Visiting Key West, I had no idea how much I'd be fascinated by the look of this place. But each street, alley, and house somehow splashes with a glorious mélange of pastel and detritus. Soon I'll post a formal summary of our adventures in the Conch Republic, but today I'll meditate a bit about the funky vibe of this island.
Dripping with sweat, stupefied by sleepy abandon, Key West is a wreck of relics reclaimed and repackaged for tourist consumption. Here, ghost stories and castaways produce a shabby postcard history of rail barons, hanging moss, salvage ships, and joyful despair. Seedy and weedy, this place is designed for distribution by artist print and personal snapshot.
Even so, Key West is no theme park. Its houses, each a potentially wrecked Edmund Fitzgerald, are battened to suffer the real lash of hurricane and tidal surge. Each tin roof may evoke landlubber fantasies of Red Lobsters, of some conference-city blues bar festooned with Walmart holiday lights, but houses on this island make sense when dark clouds roil.
Walking with friends, training my camera toward the clutter of tropical houses and overgrown gardens, I am drawn to the narrow spaces between art galleries and booze shacks, particularly those that stretch away from Duval Street. Dangling trees and spiky bushes pour over the sidewalks, shade for those who study visitors with the precision of bankers.
Bleary from the previous night's Patrón shots, I meet with Mari to wander the misty streets on a Sunday morning. We drift over the cracked sidewalks of an 1847 cemetery, waiting for the sun to peek through bulging black clouds. Roosters strut amid the headstones; nearby, houses are consumed by verdant ghosts.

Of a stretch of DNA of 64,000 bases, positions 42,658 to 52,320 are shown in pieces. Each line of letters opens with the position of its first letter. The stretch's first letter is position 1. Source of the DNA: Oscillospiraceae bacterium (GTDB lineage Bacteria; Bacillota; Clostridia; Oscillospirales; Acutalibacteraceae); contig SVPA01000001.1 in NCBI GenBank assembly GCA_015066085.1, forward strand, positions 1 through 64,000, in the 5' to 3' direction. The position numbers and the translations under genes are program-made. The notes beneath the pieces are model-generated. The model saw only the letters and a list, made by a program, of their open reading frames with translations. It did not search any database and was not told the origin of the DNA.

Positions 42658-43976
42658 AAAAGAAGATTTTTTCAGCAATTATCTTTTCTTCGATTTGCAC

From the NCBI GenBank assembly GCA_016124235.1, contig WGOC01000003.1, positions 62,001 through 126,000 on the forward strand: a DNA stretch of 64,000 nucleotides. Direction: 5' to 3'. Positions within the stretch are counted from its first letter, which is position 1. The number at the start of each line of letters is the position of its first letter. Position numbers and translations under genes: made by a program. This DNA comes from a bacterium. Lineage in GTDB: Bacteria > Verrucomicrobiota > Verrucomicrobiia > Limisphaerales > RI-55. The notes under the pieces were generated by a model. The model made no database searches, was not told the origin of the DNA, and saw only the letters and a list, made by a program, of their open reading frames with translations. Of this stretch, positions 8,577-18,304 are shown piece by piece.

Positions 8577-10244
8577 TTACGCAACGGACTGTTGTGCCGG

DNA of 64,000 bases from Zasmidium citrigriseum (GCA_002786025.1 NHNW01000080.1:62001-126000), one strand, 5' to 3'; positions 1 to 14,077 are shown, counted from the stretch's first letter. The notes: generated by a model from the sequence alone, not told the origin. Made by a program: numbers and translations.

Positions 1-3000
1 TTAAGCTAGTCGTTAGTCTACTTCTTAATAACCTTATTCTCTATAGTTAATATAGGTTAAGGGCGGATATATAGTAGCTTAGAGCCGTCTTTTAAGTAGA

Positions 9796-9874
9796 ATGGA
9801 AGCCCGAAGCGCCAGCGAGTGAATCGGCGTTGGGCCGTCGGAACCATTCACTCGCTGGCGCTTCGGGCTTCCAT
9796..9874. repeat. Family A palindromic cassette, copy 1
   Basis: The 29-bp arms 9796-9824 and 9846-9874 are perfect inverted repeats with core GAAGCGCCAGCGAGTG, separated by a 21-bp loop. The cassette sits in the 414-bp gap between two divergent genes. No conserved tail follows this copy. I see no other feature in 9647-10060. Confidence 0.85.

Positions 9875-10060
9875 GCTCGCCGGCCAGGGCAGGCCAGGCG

The old cemetery is stacked with broken graves, some that appear to be freshly opened. How could someone live by, so close to this place? It's bad enough, I presume, that one must confront the eternal mysteries of the dead. Even worse here on this haunted island, one must also abide camera-toting tourists who search the stones in vain for Ernest Hemingway.
Back in the party section of town, near Mallory Square where revelers beat the drums for sunset, the afternoon light glows reddish-gold. The air is drunk, heavy, and thick; no ocean breezes today. The sun melts over the water and this city of humidors offers up a cigar, a smile, and a practiced snip for the vacationing revolutionary. The fan blades turn and nothing moves.
My memories of Key West drain somehow to New Orleans, that cancerous commotion of wrought-iron railings and urine-stained walls, the whiff of elegant decay. Storms threaten both places; a terrible future waits over the waters, but that day is not this day. Instead, locals and tourists strip to their skivvies when rain begins, laughing.
(Photographs by Andrew Wood)